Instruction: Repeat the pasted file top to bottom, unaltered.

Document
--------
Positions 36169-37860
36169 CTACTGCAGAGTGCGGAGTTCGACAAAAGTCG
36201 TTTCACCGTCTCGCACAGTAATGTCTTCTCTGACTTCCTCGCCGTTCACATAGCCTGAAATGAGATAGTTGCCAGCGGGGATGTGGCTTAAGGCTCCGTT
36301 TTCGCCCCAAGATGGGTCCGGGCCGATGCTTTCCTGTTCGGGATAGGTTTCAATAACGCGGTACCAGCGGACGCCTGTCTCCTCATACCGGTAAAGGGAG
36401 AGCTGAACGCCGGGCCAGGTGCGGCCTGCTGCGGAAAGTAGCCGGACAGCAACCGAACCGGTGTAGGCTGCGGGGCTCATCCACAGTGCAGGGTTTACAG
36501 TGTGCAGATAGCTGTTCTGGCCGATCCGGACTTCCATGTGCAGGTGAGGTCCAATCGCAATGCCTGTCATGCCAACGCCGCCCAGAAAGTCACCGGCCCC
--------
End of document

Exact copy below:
Positions 36169-37860
36169 CTACTGCAGAGTGCGGAGTTCGACAAAAGTCG
36201 TTTCACCGTCTCGCACAGTAATGTCTTCTCTGACTTCCTCGCCGTTCACATAGCCTGAAATGAGATAGTTGCCAGCGGGGATGTGGCTTAAGGCTCCGTT
36301 TTCGCCCCAAGATGGGTCCGGGCCGATGCTTTCCTGTTCGGGATAGGTTTCAATAACGCGGTACCAGCGGACGCCTGTCTCCTCATACCGGTAAAGGGAG
36401 AGCTGAACGCCGGGCCAGGTGCGGCCTGCTGCGGAAAGTAGCCGGACAGCAACCGAACCGGTGTAGGCTGCGGGGCTCATCCACAGTGCAGGGTTTACAG
36501 TGTGCAGATAGCTGTTCTGGCCGATCCGGACTTCCATGTGCAGGTGAGGTCCAATCGCAATGCCTGTCATGCCAACGCCGCCCAGAAAGTCACCGGCCCC